Watching the Detectives

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52%

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User Ratings: 32,053
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Movie Info

A film freak has his life turned upside down when he starts dating a real-life femme fatale in this comedy. Neil (Cillian Murphy) is a dyed-in-the-wool movie fan who runs a video store, "Gumshoe Video," specializing in classic film noir and offbeat cult items. Neil spends nearly every evening on the couch, soaking up classic movies from the blue glow of his television; Neil's lack of a social life has not been good for his relationships with women, and his latest girlfriend walked out on him after he declared he wanted her to be more like Katharine Ross in Butch Cassidy and the Sundance Kid. But then Neil meets Violet (Lucy Liu), a sexy and adventurous woman who is immediately taken with him. However, Neil soon decides Violet may be a bit too adventurous -- while he's content to get his excitement from watching movies, she would rather throw herself into thrilling situations rather than observe them from a distance, and her appetite for danger proves to be far more than he bargained for. Watching the Detectives was the first directorial effort from Paul Soter, who as a member of the Broken Lizard comedy troupe helped write the films Super Troopers and Beerfest.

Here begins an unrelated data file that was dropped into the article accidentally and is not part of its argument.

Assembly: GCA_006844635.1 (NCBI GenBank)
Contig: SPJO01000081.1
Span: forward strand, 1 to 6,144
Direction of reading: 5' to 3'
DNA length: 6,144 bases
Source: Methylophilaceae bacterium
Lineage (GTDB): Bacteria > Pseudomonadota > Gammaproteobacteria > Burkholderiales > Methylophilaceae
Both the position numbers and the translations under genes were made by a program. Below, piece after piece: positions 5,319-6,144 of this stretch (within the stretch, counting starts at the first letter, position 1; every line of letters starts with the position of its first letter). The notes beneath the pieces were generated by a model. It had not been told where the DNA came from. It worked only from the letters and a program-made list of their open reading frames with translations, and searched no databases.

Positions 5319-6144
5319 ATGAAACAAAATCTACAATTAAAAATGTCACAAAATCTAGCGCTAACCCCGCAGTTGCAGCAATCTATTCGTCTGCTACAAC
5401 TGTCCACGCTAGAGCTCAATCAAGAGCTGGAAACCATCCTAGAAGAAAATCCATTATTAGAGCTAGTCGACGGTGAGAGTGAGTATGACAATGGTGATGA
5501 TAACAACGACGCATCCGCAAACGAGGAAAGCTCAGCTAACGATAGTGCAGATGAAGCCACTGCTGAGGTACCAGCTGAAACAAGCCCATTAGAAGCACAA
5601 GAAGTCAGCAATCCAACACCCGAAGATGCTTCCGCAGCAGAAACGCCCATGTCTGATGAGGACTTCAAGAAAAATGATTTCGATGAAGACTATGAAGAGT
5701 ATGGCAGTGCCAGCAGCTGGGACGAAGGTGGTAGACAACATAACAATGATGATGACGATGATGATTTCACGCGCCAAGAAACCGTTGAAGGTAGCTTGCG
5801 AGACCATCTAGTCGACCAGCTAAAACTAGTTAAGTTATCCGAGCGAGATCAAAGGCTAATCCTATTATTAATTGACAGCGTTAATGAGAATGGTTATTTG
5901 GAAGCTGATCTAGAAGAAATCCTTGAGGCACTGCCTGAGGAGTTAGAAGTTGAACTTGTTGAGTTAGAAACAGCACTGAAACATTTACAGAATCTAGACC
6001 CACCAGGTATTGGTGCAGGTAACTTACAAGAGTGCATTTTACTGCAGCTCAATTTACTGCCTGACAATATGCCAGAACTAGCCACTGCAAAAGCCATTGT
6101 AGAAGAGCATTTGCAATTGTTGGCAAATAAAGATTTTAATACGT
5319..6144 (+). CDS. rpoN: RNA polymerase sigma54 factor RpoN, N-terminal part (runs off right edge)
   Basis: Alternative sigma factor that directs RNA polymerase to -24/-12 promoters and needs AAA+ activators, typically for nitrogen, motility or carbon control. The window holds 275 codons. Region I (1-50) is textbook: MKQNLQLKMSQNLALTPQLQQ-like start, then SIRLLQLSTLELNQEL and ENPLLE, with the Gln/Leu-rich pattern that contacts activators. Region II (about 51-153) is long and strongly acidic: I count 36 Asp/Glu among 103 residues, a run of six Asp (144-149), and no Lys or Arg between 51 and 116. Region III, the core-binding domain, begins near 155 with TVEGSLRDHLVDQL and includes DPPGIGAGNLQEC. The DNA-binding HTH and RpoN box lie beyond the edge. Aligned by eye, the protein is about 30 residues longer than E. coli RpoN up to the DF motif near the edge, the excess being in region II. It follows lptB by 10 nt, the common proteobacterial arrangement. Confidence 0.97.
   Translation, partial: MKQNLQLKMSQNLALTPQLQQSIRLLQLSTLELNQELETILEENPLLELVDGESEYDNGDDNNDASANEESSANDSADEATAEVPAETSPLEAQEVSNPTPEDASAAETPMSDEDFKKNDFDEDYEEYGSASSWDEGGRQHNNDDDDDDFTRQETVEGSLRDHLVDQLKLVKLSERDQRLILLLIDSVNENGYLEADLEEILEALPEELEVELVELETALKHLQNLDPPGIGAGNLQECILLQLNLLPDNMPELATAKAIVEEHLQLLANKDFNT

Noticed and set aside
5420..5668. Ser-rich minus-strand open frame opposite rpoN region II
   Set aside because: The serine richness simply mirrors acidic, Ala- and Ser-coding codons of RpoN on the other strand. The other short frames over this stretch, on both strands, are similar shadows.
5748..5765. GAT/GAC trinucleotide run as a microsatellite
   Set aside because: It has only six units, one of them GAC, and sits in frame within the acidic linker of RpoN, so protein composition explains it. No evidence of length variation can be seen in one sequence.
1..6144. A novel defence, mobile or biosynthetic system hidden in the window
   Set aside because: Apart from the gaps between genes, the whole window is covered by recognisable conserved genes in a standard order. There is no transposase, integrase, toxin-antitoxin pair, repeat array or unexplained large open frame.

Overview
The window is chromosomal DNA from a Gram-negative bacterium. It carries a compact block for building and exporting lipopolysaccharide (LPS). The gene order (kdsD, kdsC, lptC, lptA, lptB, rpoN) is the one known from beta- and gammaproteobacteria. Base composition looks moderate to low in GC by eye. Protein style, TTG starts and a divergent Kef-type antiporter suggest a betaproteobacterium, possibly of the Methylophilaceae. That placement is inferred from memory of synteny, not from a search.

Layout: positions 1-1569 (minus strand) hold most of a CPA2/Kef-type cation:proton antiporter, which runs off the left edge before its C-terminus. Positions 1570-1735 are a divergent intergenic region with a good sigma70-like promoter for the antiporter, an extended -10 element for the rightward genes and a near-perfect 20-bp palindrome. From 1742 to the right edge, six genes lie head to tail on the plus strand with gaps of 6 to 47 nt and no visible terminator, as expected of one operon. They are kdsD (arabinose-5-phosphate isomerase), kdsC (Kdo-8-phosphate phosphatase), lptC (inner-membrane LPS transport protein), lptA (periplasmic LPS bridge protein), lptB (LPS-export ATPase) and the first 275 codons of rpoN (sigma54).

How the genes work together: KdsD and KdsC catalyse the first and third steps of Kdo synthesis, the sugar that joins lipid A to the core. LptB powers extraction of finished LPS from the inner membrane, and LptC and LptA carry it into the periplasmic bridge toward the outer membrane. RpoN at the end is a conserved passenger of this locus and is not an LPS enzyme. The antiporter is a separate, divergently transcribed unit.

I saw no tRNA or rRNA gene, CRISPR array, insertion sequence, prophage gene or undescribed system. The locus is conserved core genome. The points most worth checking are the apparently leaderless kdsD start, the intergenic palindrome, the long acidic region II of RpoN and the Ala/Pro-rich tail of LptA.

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Critic Reviews for Watching the Detectives

All Critics (2) | Rotten (2)

  • Even mega-fans of either of the headliners will have trouble muddling through it.

    Aug 22, 2008 | Rating: 2/5
  • It looks like it's back to doling out parking tickets and shotgunning booze for Mr. Soter, and I think Cillian's probably learned a valuable career lesson here as well.

    Dec 18, 2007 | Rating: 2/5

Audience Reviews for Watching the Detectives

  • Apr 14, 2014